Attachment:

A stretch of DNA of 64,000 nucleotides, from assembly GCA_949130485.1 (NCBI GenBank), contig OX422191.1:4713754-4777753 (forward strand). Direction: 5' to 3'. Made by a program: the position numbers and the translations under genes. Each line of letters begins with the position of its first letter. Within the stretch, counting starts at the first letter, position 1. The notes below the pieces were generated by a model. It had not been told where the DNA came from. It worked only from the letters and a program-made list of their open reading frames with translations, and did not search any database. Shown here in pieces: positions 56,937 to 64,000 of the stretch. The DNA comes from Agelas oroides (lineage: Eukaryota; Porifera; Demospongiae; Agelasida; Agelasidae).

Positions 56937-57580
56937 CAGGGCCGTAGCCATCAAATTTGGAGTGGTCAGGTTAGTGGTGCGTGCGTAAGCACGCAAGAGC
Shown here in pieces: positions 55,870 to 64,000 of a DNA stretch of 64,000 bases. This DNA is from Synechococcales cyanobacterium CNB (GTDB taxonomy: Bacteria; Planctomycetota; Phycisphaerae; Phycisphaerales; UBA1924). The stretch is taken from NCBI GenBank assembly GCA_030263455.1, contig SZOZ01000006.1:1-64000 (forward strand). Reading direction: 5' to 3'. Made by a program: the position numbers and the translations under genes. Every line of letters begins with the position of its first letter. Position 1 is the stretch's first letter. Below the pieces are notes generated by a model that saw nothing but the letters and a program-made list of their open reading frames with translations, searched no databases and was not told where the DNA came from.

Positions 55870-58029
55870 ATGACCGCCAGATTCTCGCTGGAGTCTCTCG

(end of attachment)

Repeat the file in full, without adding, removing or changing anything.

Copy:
A stretch of DNA of 64,000 nucleotides, from assembly GCA_949130485.1 (NCBI GenBank), contig OX422191.1:4713754-4777753 (forward strand). Direction: 5' to 3'. Made by a program: the position numbers and the translations under genes. Each line of letters begins with the position of its first letter. Within the stretch, counting starts at the first letter, position 1. The notes below the pieces were generated by a model. It had not been told where the DNA came from. It worked only from the letters and a program-made list of their open reading frames with translations, and did not search any database. Shown here in pieces: positions 56,937 to 64,000 of the stretch. The DNA comes from Agelas oroides (lineage: Eukaryota; Porifera; Demospongiae; Agelasida; Agelasidae).

Positions 56937-57580
56937 CAGGGCCGTAGCCATCAAATTTGGAGTGGTCAGGTTAGTGGTGCGTGCGTAAGCACGCAAGAGC
Shown here in pieces: positions 55,870 to 64,000 of a DNA stretch of 64,000 bases. This DNA is from Synechococcales cyanobacterium CNB (GTDB taxonomy: Bacteria; Planctomycetota; Phycisphaerae; Phycisphaerales; UBA1924). The stretch is taken from NCBI GenBank assembly GCA_030263455.1, contig SZOZ01000006.1:1-64000 (forward strand). Reading direction: 5' to 3'. Made by a program: the position numbers and the translations under genes. Every line of letters begins with the position of its first letter. Position 1 is the stretch's first letter. Below the pieces are notes generated by a model that saw nothing but the letters and a program-made list of their open reading frames with translations, searched no databases and was not told where the DNA came from.

Positions 55870-58029
55870 ATGACCGCCAGATTCTCGCTGGAGTCTCTCG